In the name of the public
According to Yael Freidson, the daily Yedioth Ahronoth’s Jerusalem correspondent, “the police think that if they’re dispersing a protest, we shouldn’t be there.”
“They’ll later send us their own footage and version and say — here, we’ve provided it to you. They don’t understand that we should cover it ourselves, to be there in the name of the public and see it with our own eyes . There’s some sort of assumption that the press is unnecessary,” she says.
“We’ve covered a lot of events in Jerusalem and we’ve never seen anything like that. Our press card doesn’t mean anything: The whole Old City was full of barriers, and when we showed them our cards they just said — we don’t know what is this.”
Some journalists are describing even harsher encounters with the police. Faiz Abu Rmeleh, a freelance journalist, a member of the photojournalism group ActiveStills and an Old City native, was arrested Tuesday night while covering clashes at Lions Gate. He says he was standing with other journalists outside the gate in an area fenced off by the police that reporters had used throughout the week. He says that on Tuesday, while he was taking pictures, security forces approached the reporters, told them to move and pushed them.
“We told them we couldn’t move away because clashes were ongoing and if we moved we would’ve either been hit by stones or the police’s anti-riot weapons,” Abu Rmeleh says, adding that the police continued pushing them. He says he was arrested after he suggested that the journalists move to a higher location. He says a policeman replied: “Only I will decide where you move.”
He has he was told he was arrested for interfering with the police. A foreign journalist who was there and requested anonymity says the journalists repeatedly told the police that Abu Rmeleh was a journalist. He says that while the journalists were walking away, the police threw stun grenades very near them.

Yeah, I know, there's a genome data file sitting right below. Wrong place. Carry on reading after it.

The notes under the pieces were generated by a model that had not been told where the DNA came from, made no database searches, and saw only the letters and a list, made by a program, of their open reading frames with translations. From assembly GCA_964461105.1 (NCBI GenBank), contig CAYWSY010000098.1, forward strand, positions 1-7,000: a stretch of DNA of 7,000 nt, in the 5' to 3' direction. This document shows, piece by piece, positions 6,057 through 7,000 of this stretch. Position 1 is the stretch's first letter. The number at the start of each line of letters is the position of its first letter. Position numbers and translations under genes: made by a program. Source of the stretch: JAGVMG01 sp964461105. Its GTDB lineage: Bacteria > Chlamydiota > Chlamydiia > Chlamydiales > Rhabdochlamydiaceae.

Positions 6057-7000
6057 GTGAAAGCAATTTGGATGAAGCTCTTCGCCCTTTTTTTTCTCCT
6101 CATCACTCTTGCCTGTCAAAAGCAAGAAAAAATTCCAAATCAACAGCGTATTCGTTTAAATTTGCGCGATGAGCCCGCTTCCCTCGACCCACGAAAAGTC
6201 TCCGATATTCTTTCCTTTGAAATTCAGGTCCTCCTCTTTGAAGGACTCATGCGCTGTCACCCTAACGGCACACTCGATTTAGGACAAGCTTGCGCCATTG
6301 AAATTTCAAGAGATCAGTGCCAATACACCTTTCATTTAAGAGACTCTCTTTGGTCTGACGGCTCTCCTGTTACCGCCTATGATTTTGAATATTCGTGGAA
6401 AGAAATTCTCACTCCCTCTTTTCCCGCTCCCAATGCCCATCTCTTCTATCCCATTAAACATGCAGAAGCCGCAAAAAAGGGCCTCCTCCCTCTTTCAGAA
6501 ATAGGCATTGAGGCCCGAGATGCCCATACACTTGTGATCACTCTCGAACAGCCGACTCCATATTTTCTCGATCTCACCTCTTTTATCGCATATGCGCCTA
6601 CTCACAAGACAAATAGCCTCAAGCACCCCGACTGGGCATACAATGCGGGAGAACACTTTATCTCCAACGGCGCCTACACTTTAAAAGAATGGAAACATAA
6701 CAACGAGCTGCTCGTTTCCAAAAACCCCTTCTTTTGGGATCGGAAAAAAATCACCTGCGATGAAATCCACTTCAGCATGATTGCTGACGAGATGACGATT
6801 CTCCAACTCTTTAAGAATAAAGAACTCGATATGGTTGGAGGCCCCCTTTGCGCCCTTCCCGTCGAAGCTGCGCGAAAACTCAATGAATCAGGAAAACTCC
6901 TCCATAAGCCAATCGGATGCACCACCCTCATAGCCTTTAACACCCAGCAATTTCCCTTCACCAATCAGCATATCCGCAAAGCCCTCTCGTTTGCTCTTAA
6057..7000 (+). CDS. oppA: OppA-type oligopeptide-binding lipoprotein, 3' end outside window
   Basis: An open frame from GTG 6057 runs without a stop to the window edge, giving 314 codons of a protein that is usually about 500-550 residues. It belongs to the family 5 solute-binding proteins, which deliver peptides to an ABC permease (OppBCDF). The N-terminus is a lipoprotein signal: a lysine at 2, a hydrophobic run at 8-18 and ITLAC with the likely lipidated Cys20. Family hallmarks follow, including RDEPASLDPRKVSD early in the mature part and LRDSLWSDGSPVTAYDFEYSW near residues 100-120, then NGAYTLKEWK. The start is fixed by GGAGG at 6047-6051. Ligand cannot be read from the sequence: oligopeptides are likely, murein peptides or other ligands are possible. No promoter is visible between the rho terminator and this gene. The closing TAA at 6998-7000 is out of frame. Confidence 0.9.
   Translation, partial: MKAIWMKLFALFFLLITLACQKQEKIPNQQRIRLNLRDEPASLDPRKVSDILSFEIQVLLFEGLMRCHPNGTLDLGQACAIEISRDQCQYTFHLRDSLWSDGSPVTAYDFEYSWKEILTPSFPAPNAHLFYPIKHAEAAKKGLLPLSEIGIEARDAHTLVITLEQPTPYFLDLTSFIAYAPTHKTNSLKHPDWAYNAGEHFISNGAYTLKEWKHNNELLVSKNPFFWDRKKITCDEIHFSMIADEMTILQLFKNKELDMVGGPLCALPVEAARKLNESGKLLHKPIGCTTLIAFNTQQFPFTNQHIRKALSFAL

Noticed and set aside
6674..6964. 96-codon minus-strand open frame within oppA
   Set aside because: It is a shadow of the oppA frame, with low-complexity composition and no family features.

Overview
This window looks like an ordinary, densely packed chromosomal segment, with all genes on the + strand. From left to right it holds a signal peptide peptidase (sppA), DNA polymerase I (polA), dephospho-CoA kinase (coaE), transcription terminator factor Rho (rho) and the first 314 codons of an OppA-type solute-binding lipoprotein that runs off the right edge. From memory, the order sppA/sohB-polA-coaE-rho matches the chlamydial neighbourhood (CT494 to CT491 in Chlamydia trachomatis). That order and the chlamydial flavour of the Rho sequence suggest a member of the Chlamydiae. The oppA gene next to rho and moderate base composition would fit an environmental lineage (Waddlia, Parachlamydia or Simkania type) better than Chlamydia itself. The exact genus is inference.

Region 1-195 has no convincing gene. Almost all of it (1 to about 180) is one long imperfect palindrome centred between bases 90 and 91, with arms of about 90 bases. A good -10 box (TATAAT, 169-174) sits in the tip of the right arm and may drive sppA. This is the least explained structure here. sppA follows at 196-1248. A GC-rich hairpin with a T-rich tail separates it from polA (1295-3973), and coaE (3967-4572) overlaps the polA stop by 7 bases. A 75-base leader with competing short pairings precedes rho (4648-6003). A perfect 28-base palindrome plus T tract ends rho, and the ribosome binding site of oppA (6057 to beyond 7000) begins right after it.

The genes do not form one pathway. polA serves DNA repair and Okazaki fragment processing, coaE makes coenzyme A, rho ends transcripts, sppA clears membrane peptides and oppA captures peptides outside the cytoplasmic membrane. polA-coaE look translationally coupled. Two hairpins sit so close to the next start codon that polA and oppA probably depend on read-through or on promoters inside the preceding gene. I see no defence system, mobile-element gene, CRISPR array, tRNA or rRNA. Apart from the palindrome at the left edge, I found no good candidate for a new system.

Banned from Temple Mount
Abu Rmeleh says the police tied his hands in a way that left marks that hadn’t gone away by the following day. He also says that he still has marks from the pushing, some of it done by a gun. He adds that at the police station he was asked to state his religion, which he refused, calling it a racist question.
He says another policeman told him, “If you don’t shut up, I’ll break your teeth.” He says he was moved to another police station and was released late at night with a 15-day order keeping him from the Old City's gates and from Temple Mount compound, even though he lives and works in the Old City. The investigator told him he was arrested for interfering with the police and pushing a policeman.
“But I have videos that show otherwise,” he says, referring to videos documenting his arrest that were shared on social media, in which security forces can be seen approaching the journalists, followed by policemen arresting Abu Rmeleh. He says police at the station teased him about his long hair, asking him if he was a man or a woman.
Following Abu Rmeleh’s arrest, the Union of Journalists in Israel published a statement calling on the police to provide clarifications and explanations about Abu Rmeleh’s arrest. “Since false arrests of journalists have become a routine that harms their ability to do their job and serve the public we will not be silent about arrests and violence against journalists.”